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I'm missing something on the following typical implementation of Cloneable's clone method:
Line 17 is my problem. The confusion is: why does the clone method get to directly set the bell instance variable of the copy even while it is private? Shouldn't it be forced to use a mutator method like everyone else? Is this a Cloneable-breaks-the-rules thing or am I missing something in plain sight?
From as I understand it, since copy is a Cat object, then Cat class can deal directly with its methods and fields, even the private ones. It's the same for when you want to do an equals(...) override: The current object has the ability to directly see and manipulate the object passed as a paramter (if it's the same type).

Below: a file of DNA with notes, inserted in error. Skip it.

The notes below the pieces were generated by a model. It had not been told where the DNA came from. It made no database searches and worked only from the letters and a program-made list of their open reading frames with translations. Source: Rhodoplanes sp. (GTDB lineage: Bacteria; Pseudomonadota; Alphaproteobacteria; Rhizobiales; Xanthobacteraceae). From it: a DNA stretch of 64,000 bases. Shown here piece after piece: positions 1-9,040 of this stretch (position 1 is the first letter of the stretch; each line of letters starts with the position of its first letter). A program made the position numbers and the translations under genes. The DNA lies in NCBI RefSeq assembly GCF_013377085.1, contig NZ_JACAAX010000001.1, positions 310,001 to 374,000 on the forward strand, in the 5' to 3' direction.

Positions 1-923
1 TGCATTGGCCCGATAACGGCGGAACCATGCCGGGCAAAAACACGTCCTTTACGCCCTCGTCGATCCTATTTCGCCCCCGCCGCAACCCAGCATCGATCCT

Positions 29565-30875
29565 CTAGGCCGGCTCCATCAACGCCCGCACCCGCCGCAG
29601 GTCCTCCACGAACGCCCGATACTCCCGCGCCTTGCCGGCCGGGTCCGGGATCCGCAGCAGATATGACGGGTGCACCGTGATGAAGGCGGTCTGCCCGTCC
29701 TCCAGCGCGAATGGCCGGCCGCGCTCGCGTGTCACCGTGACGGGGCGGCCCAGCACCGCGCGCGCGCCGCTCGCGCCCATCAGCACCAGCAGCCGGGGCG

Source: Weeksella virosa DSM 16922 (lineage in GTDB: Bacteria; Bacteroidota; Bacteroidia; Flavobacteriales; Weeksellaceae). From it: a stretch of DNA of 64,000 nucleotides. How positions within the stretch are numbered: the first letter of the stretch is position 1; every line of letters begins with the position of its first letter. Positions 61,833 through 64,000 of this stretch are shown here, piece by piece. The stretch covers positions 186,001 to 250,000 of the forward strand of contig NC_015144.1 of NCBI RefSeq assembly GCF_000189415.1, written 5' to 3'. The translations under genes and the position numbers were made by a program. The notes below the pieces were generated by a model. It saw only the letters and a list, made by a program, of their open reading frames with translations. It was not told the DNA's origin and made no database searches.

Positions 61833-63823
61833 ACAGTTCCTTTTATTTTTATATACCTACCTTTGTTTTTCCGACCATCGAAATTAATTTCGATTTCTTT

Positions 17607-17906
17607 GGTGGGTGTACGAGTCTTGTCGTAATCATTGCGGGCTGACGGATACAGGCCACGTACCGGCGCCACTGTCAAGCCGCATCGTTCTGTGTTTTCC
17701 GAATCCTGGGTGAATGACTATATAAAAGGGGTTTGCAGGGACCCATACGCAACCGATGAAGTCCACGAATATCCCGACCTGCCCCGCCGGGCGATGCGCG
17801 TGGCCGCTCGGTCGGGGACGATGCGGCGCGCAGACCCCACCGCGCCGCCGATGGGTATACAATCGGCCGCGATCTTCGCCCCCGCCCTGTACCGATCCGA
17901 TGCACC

However it's also true that clone() breaks several rules. In particular, the clone() method in Object (which is the one you get when you access super.clone() here) is quite capable of copying private fields from any object in any class - provided that class implements Cloneable. This despite the face that it's a method of class Object, which should (in theory) have no access to private fields of other classes. Except that Java's creators decided to bend/break the rules here. They can do that.
This means that line 17 is completely unnecessary. The "bell" field was already copied by super.clone(). No need to copy it again.
But if, for some reason, you do find it necessary to access a private field of an instance of a given class, from a different instance of the same class... you can do that. Because that's how "private" has always been defined, in Java. Private to the class, not private to an instance. As EFH said.
One note: don't return null when you catch those CloneNotSupportedExceptions. Since your classes implement Cloneable that exception should never occur, so it's a better idea to throw an error:
That's how Sun does it as well.